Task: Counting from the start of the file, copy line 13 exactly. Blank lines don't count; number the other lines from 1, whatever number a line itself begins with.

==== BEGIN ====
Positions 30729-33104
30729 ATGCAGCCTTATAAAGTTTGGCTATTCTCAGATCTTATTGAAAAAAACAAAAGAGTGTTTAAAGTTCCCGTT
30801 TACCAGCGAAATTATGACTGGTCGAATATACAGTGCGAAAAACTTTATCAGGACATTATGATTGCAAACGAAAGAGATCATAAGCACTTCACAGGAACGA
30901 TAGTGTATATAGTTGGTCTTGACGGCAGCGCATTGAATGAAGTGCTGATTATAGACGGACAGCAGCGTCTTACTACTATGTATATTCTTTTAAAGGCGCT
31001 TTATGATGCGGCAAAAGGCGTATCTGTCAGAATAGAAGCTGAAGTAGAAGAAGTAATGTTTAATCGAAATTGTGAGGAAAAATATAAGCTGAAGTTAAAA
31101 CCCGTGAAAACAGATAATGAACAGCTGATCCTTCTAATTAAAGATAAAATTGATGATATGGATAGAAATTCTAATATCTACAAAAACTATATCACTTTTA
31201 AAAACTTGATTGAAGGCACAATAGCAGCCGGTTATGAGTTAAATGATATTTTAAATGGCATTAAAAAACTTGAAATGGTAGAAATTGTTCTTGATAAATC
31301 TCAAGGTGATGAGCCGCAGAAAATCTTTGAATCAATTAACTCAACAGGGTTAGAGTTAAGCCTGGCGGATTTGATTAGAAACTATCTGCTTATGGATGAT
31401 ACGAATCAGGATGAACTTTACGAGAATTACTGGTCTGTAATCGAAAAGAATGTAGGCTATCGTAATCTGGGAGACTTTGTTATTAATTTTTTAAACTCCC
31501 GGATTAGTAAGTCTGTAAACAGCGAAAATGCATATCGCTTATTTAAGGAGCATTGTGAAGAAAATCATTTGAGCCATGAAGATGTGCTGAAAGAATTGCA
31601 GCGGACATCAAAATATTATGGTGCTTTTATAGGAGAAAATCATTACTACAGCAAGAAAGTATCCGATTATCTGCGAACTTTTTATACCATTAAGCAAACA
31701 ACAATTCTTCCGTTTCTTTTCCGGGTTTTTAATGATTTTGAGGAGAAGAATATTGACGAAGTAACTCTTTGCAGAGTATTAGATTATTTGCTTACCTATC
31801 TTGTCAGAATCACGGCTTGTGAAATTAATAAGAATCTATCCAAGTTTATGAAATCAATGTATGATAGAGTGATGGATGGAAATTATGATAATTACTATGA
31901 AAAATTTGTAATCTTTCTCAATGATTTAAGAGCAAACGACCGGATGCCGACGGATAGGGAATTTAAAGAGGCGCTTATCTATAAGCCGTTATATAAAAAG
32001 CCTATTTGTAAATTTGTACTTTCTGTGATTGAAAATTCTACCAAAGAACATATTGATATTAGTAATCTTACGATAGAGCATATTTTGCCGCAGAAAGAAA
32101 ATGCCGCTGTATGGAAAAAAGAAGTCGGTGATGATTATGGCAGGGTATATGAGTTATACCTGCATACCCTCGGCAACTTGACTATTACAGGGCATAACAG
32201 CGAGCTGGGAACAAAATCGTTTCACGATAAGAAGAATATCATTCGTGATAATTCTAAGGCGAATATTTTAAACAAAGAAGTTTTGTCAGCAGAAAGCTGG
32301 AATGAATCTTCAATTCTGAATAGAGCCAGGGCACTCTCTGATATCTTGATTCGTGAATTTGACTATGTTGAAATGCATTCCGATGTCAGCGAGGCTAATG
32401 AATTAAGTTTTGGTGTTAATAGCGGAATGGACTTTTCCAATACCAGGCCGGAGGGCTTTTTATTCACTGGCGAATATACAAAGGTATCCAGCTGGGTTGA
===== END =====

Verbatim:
31801 TTGTCAGAATCACGGCTTGTGAAATTAATAAGAATCTATCCAAGTTTATGAAATCAATGTATGATAGAGTGATGGATGGAAATTATGATAATTACTATGA